Just when you thought Scotland had exhausted all possible routes to losing a game, inflicted every grievous act of self-harm and taken a lifetime’s worth of misery, they found a new way to heap despair upon themselves.

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Stuart Hogg is a fabulous rugby player and may very well grow into a fine captain. If you wanted the ball in the grasp of any Scotland player with the Irish try-line – and no Irish defenders – beckoning, it would have been him. Hogg is big enough and smart enough to accept that his failure to dot down was a cataclysmic error, a mistake that will gnaw at him in quiet moments and be televised and tweeted and talked about endlessly in the days ahead. It was utterly unfathomable.

Hogg will know too that while he will be the story and to some, the villain, it is not solely because of him that Scotland lost – far from it. They should have taken seven points from that venomous foray early in the second half, but still left with three. They had a ridiculous glut of golden field position and grimace-inducing, must-score moments but couldn’t make any of them count. Their list of butchery runs as long as the Clyde, but here is the potted version.

With 90 seconds on the clock, Scotland power into Ireland’s 22, a rousing premonition of the snarl to come, but are penalised for holding on. It’s the Test match in microcosm. On 20 minutes, they spill from a line-out drive. Four minutes later, another penalty for not releasing. Five minutes after that, they cough up the ball in contact and in the last minute of the half, yet another call of holding on goes against them.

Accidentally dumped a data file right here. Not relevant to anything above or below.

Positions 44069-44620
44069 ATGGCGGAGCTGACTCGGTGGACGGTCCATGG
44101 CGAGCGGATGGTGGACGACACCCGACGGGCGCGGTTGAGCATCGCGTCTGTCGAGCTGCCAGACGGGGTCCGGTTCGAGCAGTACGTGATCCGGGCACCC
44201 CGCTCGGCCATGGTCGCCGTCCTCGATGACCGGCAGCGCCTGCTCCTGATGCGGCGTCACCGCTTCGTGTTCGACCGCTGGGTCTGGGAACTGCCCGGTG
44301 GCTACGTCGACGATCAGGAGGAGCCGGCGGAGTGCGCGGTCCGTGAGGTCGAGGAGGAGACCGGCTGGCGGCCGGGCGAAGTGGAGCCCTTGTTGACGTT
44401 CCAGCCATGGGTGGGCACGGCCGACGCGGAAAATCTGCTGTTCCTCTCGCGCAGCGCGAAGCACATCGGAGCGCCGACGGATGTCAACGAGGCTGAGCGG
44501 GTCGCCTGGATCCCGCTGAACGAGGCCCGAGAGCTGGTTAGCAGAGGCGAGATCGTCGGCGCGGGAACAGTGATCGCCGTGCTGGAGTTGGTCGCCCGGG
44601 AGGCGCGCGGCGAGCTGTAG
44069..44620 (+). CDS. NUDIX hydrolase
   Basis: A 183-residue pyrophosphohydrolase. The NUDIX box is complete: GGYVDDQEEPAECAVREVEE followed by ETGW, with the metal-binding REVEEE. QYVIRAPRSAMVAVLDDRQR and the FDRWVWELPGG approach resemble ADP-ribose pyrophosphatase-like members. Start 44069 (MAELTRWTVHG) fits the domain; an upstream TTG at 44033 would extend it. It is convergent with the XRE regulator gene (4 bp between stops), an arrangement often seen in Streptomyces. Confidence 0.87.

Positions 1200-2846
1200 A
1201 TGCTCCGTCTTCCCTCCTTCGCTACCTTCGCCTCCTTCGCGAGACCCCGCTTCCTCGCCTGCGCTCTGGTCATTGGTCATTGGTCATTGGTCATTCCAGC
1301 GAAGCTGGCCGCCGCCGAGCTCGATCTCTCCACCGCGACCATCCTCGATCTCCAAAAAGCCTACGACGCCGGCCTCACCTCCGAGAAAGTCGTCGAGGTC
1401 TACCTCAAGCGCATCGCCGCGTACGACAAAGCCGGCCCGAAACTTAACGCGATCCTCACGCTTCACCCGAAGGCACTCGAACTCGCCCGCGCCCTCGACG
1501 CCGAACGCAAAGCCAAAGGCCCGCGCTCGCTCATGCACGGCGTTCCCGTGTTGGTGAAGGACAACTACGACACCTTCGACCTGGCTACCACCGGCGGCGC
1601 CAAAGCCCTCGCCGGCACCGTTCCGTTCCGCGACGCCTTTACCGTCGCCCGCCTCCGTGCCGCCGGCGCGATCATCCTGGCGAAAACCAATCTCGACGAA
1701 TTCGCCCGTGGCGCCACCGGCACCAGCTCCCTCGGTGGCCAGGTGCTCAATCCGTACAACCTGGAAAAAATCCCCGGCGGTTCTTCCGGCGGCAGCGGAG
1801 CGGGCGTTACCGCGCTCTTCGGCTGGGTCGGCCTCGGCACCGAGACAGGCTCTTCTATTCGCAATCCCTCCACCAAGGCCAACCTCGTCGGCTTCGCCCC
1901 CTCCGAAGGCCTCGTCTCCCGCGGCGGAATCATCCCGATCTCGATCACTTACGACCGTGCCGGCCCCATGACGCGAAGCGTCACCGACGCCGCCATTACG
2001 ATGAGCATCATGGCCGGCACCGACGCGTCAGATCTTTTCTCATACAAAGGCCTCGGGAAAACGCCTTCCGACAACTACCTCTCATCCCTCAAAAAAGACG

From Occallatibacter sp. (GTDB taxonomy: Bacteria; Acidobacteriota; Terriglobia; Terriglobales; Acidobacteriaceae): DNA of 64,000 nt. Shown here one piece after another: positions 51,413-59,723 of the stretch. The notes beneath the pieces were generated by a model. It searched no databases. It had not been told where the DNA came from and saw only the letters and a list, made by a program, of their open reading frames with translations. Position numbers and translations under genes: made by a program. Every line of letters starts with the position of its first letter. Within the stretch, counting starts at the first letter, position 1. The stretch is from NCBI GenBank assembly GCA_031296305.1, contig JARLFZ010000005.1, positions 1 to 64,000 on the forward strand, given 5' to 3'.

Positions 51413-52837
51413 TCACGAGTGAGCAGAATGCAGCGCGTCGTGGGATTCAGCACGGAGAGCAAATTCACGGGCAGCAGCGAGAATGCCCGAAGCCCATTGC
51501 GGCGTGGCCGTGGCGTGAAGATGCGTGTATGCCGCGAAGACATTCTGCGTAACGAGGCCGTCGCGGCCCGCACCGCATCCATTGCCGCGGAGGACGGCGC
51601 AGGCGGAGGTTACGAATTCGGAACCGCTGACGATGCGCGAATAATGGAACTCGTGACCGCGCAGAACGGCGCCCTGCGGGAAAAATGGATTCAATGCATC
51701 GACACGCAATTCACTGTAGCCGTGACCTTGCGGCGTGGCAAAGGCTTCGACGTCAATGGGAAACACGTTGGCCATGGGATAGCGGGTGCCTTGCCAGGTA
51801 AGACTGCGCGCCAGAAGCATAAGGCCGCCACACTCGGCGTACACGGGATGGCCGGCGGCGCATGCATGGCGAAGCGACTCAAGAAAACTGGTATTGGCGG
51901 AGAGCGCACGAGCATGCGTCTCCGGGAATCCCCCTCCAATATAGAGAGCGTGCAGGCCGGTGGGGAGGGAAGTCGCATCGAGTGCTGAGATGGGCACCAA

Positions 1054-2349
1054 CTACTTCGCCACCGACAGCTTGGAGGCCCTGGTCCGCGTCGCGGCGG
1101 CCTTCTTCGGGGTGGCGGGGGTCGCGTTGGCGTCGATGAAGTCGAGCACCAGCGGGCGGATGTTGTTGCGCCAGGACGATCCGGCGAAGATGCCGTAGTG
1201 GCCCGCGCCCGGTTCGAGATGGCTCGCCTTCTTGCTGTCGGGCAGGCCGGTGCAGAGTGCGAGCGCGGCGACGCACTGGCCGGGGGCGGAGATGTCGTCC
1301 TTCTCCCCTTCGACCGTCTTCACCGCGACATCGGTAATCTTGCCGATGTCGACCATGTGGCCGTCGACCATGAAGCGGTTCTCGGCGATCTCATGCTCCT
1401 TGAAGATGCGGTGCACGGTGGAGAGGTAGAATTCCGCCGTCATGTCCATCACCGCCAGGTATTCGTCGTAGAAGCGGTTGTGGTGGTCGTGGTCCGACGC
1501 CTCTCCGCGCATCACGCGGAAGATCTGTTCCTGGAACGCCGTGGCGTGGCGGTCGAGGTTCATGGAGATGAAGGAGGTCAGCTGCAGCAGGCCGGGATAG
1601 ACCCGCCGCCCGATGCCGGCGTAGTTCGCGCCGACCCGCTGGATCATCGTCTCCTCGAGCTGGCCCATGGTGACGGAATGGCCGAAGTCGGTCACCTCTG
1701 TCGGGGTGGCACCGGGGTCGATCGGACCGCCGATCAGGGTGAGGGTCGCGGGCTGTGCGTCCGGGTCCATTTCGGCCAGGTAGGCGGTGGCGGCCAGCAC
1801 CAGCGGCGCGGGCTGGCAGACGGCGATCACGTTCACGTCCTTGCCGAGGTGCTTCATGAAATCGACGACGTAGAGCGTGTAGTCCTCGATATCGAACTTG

On 45 minutes, Huw Jones shimmies and arcs on a glorious outside break, but his pass finds Jordan Larmour, not Nick Haining or Sean Maitland outside him, both of whom have a clear gallop to the line. On 50 minutes, Ali Price lofts a sloppy, chase-less chip in the vague direction of the corner flag.

He gets lucky – Ireland make a hash of running it back and a minute later comes Hogg’s clanger and an Adam Hastings penalty. With three minutes left, Scotland are pummelling furiously at the Irish line. Their juggernauts take them to within a foot of the paint. A score seems certain, and yet it isn’t. Holding on. Penalty Ireland. And in the final attack in the final minute of the match, they spill another one at the base of a ruck.

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In total, there were at least 11 visits to the Irish 22 and six points to show for them. In their past four games against Ireland, Scotland have now scored only two tries.

Four of those deep Scottish raids ended in Irish penalties for holding on. In the end, Scotland conceded 14 to Ireland’s nine. Not all of them were correct. Mathieu Raynal, the French referee, often allowed the breakdown to degenerate into lawless warfare, a pugilist’s battleground to which Scotland laboured to adapt. Every team cheats at the ruck and every team sneaks offside as prolifically as they can; the simple truth is that Ireland are much better doing it and getting away with it than Scotland.

A callow team with new voices in the coaching staff and new men on the field can be forgiven for their lack of streetsmarts, but not for passing up chance after chance and possession after possession like this.